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Going the distance: six ways we’re driving towards net zero


Discover the electric vehicles, biofuels, route optimisation and smart warehousing innovations that are helping drive efficiencies and cut emissions in our road transport fleet.

Unilever Arabia’s first electric 1.5-tonne battery-powered van

Logistics and distribution may only account for 3% of Unilever’s total greenhouse gas emissions, but 90% of that figure comes from road transportation.

For the logistics team, driving that figure down to 0% is a priority.

That journey is based on two strategies. “The first is optimising transport used, and distances travelled. The second is transforming our fleet to non-fossil fuels,” says Sundarrajan Bhyravan, Director of International Logistics and Decarbonisation.

Here’s how they’re being put into action:

  1. Heavy-Duty Electric Trucks (HDETs)

    One of three heavy-duty electric trucks that have been added to Unilever’s Turkish fleet

    In 2022, Unilever was one of the first companies to add a heavy-duty electric truck (HDET) to its fleet in the Netherlands. This year, Unilever Arabia added one and Turkey added three.

    Turkey’s HDETs are used for deliveries between its Tuzla factory and Gebze warehouse. Each truck is powered by 100% renewable energy. “We expect each HDET to reduce CO2 emissions by 215 tonnes a year,” says Unilever’s Head of Customer Service and Logistics in Turkey, Tugba Serez.

  2. Commercial vans

    heavy-duty electric trucks

    Brazil, Turkey and Mexico already have fleets of commercial electric vans specifically designed for urban ice cream deliveries. Additional pilots are being carried out in the US, China, Thailand, Chile and Uruguay.

    In May, Unilever Arabia added its first electric 1.5-tonne battery-powered van with a range of up to 300 kilometres. Compared to a similar diesel van, it reduces CO2 emissions by 250 kilograms a day.

    “The van offers end-to-end green transportation, even the electricity we charge it with is generated from solar panels on our warehouse,” says Diana Ali, Logistics Excellence Manager, Arabia, North Africa, Levant and Iraq.

  3. Biofuels

    A glass container of biofuel, 40% of Unilever Port Sunlight’s fleet in the UK is powered by biofuel from cooking oil

    Transitioning our fleets to electric or hydrogen takes time. In the interim, fleets in the US, UK, Netherlands, Italy and Arabia are using biofuels which offer a 70% reduction in CO2 emissions compared to fossil fuels.

    In the UK, 40% of our Port Sunlight factory’s fleet is fuelled by hydrotreated vegetable oil (HVO), refined from sustainably sourced used cooking oils.

    “HVO produces significantly lower nitrogen oxide and soot, it’s sulphur-free and can be used in any modern diesel engine. We’re forecasting it will deliver a reduction of 800 tonnes of CO2 this year,” says Myles Marjason-Smyth, Ambient Transport Manager, UK & Ireland.

  4. Smart warehousing, route optimisation and truck loadability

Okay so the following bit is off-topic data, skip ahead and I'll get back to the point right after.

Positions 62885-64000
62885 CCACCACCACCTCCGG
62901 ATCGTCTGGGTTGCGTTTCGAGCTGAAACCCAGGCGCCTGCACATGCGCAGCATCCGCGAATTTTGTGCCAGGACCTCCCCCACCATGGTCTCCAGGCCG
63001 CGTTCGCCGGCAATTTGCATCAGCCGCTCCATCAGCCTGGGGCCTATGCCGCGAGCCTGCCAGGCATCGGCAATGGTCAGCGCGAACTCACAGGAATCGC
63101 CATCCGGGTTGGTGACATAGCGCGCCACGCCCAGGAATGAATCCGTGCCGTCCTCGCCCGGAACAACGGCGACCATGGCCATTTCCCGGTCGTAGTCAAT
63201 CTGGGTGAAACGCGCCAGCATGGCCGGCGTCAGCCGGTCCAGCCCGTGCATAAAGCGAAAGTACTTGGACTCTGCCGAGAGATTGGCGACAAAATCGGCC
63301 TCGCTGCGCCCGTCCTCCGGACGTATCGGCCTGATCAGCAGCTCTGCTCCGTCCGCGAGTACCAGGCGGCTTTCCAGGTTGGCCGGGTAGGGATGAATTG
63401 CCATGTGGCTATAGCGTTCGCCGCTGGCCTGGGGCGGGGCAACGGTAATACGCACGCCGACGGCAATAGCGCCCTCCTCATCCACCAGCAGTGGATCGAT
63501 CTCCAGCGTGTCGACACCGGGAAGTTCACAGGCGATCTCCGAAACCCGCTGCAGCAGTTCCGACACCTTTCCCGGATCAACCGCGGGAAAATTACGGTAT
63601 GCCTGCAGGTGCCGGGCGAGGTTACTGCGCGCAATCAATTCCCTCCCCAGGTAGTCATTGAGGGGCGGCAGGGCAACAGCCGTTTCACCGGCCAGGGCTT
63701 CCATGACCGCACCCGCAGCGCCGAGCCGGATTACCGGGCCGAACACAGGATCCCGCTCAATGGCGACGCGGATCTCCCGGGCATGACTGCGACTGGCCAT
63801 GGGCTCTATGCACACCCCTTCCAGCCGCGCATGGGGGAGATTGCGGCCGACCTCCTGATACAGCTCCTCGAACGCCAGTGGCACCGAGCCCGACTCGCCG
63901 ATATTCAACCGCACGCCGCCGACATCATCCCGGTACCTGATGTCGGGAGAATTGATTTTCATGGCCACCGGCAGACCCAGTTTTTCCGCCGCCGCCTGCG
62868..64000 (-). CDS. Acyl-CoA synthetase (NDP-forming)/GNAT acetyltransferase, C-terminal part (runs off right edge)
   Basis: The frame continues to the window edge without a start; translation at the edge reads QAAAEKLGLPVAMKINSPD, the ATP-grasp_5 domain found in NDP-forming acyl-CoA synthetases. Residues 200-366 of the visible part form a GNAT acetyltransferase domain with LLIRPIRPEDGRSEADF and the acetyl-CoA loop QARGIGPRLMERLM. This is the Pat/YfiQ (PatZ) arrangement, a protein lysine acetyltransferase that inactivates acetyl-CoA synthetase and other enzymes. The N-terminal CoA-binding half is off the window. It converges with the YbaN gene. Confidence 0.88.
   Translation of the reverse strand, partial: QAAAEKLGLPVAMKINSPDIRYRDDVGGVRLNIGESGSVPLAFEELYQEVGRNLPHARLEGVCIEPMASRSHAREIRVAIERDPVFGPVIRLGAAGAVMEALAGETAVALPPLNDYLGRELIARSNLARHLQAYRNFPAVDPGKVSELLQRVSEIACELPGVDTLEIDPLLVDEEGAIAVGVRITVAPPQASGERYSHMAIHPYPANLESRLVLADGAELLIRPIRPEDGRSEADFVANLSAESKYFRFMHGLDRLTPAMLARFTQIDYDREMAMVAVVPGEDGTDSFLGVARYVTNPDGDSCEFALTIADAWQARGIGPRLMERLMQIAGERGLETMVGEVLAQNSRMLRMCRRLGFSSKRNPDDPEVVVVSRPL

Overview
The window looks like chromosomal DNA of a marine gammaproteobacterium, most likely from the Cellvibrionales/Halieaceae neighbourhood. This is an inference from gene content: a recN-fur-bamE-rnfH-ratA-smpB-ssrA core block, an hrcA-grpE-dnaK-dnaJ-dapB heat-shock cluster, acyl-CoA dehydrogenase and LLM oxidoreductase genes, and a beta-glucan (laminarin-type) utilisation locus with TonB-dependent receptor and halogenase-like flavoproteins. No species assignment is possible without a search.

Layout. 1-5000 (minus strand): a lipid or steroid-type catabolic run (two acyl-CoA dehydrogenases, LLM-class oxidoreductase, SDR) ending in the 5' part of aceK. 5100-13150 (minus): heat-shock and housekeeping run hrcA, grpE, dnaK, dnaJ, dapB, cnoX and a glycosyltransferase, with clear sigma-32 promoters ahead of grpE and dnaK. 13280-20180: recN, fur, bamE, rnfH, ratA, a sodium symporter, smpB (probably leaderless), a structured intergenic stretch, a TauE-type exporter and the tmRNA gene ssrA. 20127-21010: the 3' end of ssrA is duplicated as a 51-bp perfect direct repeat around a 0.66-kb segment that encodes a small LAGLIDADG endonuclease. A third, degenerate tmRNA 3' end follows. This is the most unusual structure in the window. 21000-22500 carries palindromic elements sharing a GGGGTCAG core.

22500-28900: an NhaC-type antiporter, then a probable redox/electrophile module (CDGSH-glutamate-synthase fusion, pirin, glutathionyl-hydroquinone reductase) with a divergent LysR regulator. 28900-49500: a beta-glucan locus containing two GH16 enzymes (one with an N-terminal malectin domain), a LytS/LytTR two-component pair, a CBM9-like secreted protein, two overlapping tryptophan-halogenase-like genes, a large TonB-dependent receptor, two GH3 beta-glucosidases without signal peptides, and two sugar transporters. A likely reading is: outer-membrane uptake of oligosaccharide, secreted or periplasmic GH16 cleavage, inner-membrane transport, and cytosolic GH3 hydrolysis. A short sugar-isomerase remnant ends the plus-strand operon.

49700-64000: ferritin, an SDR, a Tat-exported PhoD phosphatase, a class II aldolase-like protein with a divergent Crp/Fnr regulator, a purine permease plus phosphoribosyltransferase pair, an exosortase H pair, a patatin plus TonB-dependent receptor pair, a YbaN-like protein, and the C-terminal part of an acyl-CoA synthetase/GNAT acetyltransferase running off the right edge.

Warehouse worker in hard hat loading a pallet of goods into a truck

    Hindustan Unilever’s Logistics Digitisation and Sustainability Manager, Sayali Patil, is part of a team managing 100+ source factories, 28 warehouses and 15,000+ distributors. By optimising this network, they aim to reduce the kilometres goods travel by 21% by 2025.

    “We’re also working to make each journey more efficient by maximising the weight and volume of every truck that leaves the premises. It’s cost-effective, because we use fewer trucks, and it reduces GHG emissions too,” she says.

  5. Cross-sector collaborations

    An electric refrigerated trailer used to transport ice cream, which is reducing emissions in our cold chain

    Partnering to pioneer new technology not only speeds progress towards net zero, it also provides both parties with valuable learnings.

    In the Netherlands, Unilever partnered with TIP Trailer Services, green tech experts Maxwell and Spark, and transport company Daily Logistics Group (DLG) to replace diesel refrigeration in four trailers with zero-emission battery-electric prototypes.

    The system keeps freight chilled at temperatures down to -25°C – and runs on renewable electricity, with the potential to save up to 25 tonnes of CO2 per trailer per year.

    “The trailers have proved to be reliable,” says Logistics Specialist Jim van Veen. “In H1 2024 our electric vehicle trailer fleet will be scaled up to 60% of the Benelux fleet, by H2 this will be 75%.”

  6. Carbon capture, hydrogen and beyond

    Stored hydrogen, seen by many as a green fuel of the future

    In North America, we’re looking at carbon capture technology that stores carbon emitted from trucks and sells it on to the construction industry.

    There’s also consensus that in the long term, electric and hydrogen-powered vehicles are going to be the key technologies in the industry, acknowledges Sustainability Logistics Manager Laura Realpe. “We expect Western Europe and North America to be the first adopters at scale,” she says.

    “In the meantime, we’re making good progress in the roll-out of electric vehicles,” Laura adds. “The journey ahead won’t be without challenges, but we’re committed to meeting our target of net zero by 2039. And we’ll continue to work with governments and partners to drive tech and infrastructure to make green logistics the new normal.”

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